NEW YORK — Pete Cosey, a guitarist who played on many blues and R&B records in the 1960s but who became best known for his work in Miles Davis’s electric band of 1973-75, contributing a sound drenched in distortion and punctuated by the wah-wah pedal, died on May 30 in Chicago. He was 68.
The cause was complications of surgery, said his daughter, Mariama Cosey.
Mr. Cosey was working in Chicago nightclubs in the mid-1960s when he was hired by Chess Records, which was trying to emulate Motown by forming a studio band of its own. As a member of that ensemble, Mr. Cosey played on Fontella Bass’s Top 10 hit ‘‘Rescue Me’’ and on Chess sessions by Etta James, Little Milton, and others. He also played on Motown records by the Four Tops and the Marvelettes.
Mr. Cosey’s best-known work for Chess was on Muddy Waters’s album ‘‘Electric Mud’’ (1968) and Howlin’ Wolf’s ‘‘Howlin’ Wolf Album’’ (1969).
Both records were released on a Chess subsidiary, Cadet Concept, founded to focus on heavier and more psychedelic sounds. They put two of the greatest blues voices into a harder blues-rock context, including long, vivid solos by Mr. Cosey. Both Muddy Waters and Howlin’ Wolf disliked the results, but the records made their point: Over time they were defended and eventually celebrated.
Meanwhile, Mr. Cosey was working widely. He was a member of the Association for the Advancement of Creative Musicians, the cooperative Chicago organization devoted to experimental improvisation; he toured with Aretha Franklin and the jazz saxophonists Gene Ammons and Sonny Stitt; he played with Philip Cohran and the Artistic Heritage Ensemble in 1968, on the album ‘‘The Malcolm X Memorial,’’ a cult classic of soul jazz.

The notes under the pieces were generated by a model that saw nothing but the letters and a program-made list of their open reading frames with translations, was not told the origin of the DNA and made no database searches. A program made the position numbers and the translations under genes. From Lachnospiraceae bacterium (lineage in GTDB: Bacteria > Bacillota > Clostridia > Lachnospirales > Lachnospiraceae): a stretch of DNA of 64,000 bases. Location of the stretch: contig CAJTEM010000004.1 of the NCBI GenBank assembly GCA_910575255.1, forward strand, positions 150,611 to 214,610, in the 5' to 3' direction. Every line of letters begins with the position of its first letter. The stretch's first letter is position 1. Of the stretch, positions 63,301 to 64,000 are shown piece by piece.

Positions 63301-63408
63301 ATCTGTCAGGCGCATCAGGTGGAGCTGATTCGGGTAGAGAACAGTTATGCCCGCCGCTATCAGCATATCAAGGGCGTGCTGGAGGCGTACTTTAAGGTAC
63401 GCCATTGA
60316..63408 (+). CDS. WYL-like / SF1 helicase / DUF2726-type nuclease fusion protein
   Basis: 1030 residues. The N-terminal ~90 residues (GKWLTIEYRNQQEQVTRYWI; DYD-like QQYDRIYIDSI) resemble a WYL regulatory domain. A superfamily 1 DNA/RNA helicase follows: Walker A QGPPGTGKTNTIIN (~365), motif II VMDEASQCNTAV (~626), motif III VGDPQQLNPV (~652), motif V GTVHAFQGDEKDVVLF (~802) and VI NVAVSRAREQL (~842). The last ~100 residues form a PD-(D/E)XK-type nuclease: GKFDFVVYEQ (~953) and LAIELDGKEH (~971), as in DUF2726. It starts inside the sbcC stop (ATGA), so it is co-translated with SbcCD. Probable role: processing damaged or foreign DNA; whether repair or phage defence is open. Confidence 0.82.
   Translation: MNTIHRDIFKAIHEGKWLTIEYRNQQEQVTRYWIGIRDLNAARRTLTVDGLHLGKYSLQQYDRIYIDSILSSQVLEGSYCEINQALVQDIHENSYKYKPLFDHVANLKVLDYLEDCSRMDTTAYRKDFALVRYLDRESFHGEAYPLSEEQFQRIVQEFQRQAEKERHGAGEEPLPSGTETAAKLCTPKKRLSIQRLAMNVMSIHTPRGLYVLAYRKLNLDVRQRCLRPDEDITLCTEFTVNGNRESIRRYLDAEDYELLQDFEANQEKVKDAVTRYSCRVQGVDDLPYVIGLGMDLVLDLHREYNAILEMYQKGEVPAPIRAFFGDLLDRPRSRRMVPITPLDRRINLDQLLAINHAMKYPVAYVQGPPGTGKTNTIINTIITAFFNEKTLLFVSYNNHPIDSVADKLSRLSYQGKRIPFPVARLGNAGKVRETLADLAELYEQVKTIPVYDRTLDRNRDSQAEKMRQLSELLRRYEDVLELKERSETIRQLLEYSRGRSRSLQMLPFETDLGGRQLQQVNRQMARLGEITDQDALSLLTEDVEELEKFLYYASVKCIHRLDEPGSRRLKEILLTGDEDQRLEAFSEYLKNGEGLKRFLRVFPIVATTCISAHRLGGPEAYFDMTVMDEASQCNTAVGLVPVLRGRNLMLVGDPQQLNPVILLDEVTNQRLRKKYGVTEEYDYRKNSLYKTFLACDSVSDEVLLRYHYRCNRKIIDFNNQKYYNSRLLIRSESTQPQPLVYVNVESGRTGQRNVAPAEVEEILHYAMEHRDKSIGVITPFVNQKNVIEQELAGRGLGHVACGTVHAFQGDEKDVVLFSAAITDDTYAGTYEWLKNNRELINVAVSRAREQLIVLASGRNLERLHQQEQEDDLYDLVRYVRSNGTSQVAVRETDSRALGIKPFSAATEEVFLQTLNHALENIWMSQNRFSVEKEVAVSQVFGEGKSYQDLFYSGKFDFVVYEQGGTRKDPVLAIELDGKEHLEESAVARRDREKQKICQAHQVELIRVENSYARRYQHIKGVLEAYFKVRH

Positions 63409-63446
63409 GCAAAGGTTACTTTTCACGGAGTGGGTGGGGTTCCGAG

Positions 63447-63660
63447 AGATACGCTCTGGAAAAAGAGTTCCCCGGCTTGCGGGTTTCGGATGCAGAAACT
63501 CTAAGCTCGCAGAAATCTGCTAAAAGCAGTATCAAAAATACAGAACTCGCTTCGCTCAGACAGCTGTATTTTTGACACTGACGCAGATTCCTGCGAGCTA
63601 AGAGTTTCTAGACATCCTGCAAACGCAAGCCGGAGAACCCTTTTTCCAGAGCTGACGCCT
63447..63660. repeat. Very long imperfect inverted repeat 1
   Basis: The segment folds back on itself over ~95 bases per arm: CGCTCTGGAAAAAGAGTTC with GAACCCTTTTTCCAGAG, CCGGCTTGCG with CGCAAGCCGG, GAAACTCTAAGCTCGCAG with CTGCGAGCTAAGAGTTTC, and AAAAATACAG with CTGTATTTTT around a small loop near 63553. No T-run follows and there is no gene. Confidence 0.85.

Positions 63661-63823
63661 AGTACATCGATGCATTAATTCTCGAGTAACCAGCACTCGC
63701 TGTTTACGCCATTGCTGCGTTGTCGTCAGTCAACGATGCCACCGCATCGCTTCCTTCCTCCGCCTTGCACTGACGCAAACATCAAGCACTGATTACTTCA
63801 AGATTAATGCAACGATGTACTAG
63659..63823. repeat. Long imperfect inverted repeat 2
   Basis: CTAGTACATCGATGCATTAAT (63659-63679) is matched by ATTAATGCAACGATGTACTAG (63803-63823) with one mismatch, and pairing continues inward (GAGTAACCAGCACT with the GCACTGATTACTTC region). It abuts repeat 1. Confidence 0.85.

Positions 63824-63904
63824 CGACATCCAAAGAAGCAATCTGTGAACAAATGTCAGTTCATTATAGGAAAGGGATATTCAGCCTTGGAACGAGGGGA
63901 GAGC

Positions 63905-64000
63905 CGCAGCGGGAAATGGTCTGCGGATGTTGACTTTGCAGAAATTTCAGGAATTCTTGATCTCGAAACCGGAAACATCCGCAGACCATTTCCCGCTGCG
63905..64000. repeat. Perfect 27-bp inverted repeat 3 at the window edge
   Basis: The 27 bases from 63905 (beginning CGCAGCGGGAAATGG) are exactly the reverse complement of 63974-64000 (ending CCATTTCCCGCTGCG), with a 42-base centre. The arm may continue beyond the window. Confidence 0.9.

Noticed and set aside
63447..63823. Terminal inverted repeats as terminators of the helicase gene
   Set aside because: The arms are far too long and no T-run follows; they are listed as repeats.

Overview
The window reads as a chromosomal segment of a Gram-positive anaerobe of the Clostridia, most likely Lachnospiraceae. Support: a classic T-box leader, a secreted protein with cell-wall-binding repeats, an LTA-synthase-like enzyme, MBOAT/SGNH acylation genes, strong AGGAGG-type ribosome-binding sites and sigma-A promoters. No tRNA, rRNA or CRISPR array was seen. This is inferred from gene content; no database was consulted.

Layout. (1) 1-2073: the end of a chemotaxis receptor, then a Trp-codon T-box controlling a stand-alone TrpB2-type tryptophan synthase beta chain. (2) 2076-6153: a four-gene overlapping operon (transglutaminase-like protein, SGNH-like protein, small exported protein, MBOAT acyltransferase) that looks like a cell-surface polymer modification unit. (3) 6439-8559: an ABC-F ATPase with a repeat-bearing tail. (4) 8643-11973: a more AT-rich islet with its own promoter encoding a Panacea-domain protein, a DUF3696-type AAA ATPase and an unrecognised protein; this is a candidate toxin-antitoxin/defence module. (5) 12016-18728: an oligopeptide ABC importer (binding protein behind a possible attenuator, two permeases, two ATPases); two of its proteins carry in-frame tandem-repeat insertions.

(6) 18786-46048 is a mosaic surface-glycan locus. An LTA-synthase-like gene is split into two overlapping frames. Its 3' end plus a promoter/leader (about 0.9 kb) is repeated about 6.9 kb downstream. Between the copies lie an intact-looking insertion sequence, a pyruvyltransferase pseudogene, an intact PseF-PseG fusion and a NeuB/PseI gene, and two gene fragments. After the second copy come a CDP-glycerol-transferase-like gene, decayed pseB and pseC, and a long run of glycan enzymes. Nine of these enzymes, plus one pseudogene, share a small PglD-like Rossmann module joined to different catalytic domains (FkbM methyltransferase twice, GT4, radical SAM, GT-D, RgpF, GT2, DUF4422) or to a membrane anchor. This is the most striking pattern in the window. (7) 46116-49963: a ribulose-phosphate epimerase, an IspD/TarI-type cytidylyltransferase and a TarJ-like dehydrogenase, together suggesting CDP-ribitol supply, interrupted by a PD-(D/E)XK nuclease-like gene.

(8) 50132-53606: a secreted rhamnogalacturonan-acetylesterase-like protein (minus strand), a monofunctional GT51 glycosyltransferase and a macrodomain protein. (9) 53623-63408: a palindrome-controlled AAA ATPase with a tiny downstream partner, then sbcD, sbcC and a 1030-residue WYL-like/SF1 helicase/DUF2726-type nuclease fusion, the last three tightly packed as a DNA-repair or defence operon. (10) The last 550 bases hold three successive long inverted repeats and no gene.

In the spring of 1973, Mr. Cosey joined Davis on tour. At the time, Davis was looking for ‘‘a deep African-American grove, with a lot of emphasis on drums and rhythm,’’ as he put it in his autobiography. Mr. Cosey, he wrote, ‘‘gave me that Jimi Hendrix and Muddy Waters sound that I wanted.’’
That only partly describes Mr. Cosey’s sound and strategies. Sitting in a chair behind a row of guitar pedals, with dark glasses, a tall Afro, and a long beard, he used original tunings, sometimes on a 12-string guitar, chopping through the dense rhythm with wah-wah and downstrokes, pushing his solos toward ghostly delicacy or scrabbling arias striped with reverb and feedback. His playing influenced other guitarists working around the outskirts of both rock and jazz, including Vernon Reid, Henry Kaiser, and Arto Lindsay. He can be heard on the Miles Davis albums ‘‘Agharta,’’ ‘’Pangaea,’’ ‘’Get Up With It,’’ and ‘‘Dark Magus,’’ some of the most experimental and confrontational records of Davis’s career.
In later years Mr. Cosey appeared on Herbie Hancock’s 1983 album, ‘‘Future Shock”; briefly played in the band Power Tools with the drummer Ronald Shannon Jackson and the bassist Melvin Gibbs; formed a band in 2001 called Children of Agharta with other members of the mid-’70s Davis group; and performed in the band Burnt Sugar on the album ‘‘The Rites,’’ an improvised version of Stravinsky’s “The Rite of Spring’’ conducted by Butch Morris.
Peter Palus Cosey was born in Chicago; he grew up in Phoenix, but returned to his home city as a young adult. His mother, Collenane Gertrude Clark, was a pianist and songwriter who left the convent to marry his father, Antonio Maceo Cosey, a saxophonist who worked with Louis Jordan, Big Bill Broonzy and others.